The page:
Above: Select the required shipyard by using the initial letter of the Surname eg: Eltringham, Hepple or Rennoldson.
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William Dobson & Co Ltd, Walker
William Dobson set up a yard at Wincomblee village, Walker in 1883. He had been a manager at nearby Mitchell's Yard at Low Walker.
William was a Scot and had worked in shipbuilding on the Clyde before coming to the Tyne.
The location of the Dobson Yard was off Wincomblee Road, between Mitchell's Low Walker Yard and the land which would become the site of the Walker Naval Yard.
Dobson's had three berths for vessels up to 10,000 tons and a smaller berth for craft such as tugs and hopper barges. The firm was prepared to build a wide variety of river and coastal vessels. Many of the smaller vessels were built in "kit form", a common practice in the days of riveted construction. The vessel would be assembled in the yard with the frames and plates held together by bolts. All the rivet holes would be positioned and drilled but not riveted. The vessel would then be taken apart and all the components shipped in the hold of a cargo vessel to a yard overseas where it would be re-assembled and finally riveted.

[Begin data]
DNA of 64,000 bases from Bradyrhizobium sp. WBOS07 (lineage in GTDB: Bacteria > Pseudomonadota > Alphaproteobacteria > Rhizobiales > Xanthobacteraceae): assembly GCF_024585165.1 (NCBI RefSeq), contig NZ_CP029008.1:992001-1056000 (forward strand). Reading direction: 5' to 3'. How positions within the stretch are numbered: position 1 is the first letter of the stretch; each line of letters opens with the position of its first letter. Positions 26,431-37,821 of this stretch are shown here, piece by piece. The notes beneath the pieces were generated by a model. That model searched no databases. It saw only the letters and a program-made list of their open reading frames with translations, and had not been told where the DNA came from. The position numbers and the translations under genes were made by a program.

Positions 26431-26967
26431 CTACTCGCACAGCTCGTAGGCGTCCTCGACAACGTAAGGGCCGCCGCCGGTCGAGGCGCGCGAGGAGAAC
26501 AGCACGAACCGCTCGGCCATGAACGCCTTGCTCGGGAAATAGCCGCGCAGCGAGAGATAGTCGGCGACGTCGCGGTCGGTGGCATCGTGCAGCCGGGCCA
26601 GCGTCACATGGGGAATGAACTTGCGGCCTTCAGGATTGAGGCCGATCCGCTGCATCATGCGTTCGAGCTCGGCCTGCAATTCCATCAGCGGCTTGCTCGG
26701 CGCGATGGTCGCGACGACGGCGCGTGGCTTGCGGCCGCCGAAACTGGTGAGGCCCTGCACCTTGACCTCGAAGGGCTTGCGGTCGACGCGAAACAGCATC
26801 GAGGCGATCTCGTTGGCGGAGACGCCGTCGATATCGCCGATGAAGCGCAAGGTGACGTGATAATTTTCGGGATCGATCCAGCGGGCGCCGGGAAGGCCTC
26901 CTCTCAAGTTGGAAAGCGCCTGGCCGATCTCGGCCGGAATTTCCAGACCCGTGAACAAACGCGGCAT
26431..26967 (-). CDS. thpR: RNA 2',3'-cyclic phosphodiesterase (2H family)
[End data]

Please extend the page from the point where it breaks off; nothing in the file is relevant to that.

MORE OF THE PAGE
A range of unusual specialist ships and Russian contracts indicates that Dobson retained, or exploited, contacts and experience gained during his years working for Mitchell. World War I saw a mixture of private and Government orders and the total war production was 16 tramp steamers and a number of 'X' lighters for use by the armed forces.
But like so many others, the 1920s slump brought problems for the business and the company was aquired by Armstrong Whitworth in 1928. Dobson's was sold to the National Shipbuilders Security Ltd in 1934 and its plant and machinery was auctioned off the following year.
The Second World war briefly revived the yard when the Shipbuilding Corporation, a wartime creation, built cargo vessels and other craft there. After the war, Dobson's closed again for the final time.
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